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White-Tailed Eagle

The White-Tailed Eagle (Haliaeetus albicilla), Sometimes Known as the Sea Eagle, is the Largest Bird of Prey in Europe and Has Been Successfully Reintroduced to Scotland

White-Tailed Eagle

White-Tailed Eagle

This huge eagle has a short tail and very heavy bill. The body is brown, and the head and tail gradually become paler as the bird matures. At six-years adults have a creamy head and pure white tail.

Length: 70-90cm; wingspan: 200-240cm

Status in UK
42 pairs, reintroduced and increasing; RED listed; resident

Population Trends
Once widespread in the UK, the white-tailed eagle disappeared from England in the 1830s and finally became extinct in Scotland in 1917.

A major project to reintroduce the bird began in 1975 on the Isle of Rum, where young Norwegian birds were released. The birds do not breed until they are five or six, and it was not until 1985 that they finally successfully bred. They are now steadily spreading along the west coast and through the western isles.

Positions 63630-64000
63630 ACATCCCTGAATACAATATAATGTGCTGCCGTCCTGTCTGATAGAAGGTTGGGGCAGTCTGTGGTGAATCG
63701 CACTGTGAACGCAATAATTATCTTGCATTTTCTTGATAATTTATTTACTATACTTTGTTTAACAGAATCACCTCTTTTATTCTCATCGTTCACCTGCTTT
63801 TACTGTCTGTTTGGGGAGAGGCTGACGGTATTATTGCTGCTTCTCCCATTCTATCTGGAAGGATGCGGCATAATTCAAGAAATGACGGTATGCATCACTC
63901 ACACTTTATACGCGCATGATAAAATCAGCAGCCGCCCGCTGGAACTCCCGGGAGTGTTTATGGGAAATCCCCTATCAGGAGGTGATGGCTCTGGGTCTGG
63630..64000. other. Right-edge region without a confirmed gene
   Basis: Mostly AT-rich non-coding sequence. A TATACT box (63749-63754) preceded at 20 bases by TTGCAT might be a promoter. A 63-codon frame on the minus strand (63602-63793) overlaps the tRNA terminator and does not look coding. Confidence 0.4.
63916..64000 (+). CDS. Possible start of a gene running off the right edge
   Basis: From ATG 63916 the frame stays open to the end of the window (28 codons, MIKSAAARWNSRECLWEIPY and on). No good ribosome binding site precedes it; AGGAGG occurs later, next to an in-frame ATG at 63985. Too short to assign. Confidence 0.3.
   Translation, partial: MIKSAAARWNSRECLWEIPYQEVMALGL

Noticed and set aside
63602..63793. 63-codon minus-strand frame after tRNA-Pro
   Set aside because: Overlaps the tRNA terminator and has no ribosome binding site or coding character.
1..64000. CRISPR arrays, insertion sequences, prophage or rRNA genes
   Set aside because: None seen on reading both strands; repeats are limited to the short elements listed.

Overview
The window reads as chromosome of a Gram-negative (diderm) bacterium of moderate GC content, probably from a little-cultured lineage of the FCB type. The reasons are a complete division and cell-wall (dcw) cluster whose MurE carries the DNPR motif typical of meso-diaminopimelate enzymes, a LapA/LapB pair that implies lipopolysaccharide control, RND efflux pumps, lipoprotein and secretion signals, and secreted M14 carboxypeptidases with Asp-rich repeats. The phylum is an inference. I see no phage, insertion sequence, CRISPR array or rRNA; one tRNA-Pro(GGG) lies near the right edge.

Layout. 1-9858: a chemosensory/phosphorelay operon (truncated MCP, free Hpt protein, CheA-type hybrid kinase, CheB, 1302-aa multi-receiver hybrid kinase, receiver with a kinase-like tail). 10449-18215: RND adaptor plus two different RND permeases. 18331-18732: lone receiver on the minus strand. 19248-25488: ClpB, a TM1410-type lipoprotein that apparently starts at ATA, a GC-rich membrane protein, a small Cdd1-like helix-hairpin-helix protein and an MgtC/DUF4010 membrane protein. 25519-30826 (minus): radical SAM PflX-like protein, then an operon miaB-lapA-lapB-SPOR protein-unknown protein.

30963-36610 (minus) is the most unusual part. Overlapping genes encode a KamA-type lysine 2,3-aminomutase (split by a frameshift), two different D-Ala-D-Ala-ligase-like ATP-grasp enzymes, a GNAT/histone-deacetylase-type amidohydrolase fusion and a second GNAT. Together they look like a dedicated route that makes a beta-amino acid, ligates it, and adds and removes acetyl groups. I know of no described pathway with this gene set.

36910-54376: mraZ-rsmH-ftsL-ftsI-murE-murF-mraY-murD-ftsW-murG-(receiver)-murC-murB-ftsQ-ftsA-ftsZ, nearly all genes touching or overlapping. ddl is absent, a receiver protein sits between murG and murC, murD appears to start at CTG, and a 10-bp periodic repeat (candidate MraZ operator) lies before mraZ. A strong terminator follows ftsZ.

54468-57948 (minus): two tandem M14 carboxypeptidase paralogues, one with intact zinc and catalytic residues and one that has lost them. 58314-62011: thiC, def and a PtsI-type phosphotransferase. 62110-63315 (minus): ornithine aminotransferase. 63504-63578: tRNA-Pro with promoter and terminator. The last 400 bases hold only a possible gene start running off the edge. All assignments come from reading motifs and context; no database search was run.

A reintroduction programme began in south-west Ireland in 2007 and a feasibility study is underway to investigate a project in East Anglia.

Habitat and Distribution
This eagle is a coastal species and breeds on rocky coastlines, as well as large lakes.

Confined to the west coast of Scotland, especially the Inner and Outer Hebrides.

Breeding
The massive nest is usually on a cliff ledge or a large tree and is used year after year.

Feeding
Fish are taken from close to the surface, while birds are usually driven into the water and pursued until they are exhausted; birds up to the size of greylag geese can be taken in flight. Carrion is an important food, especially in winter.

Other Diurnal Birds of Prey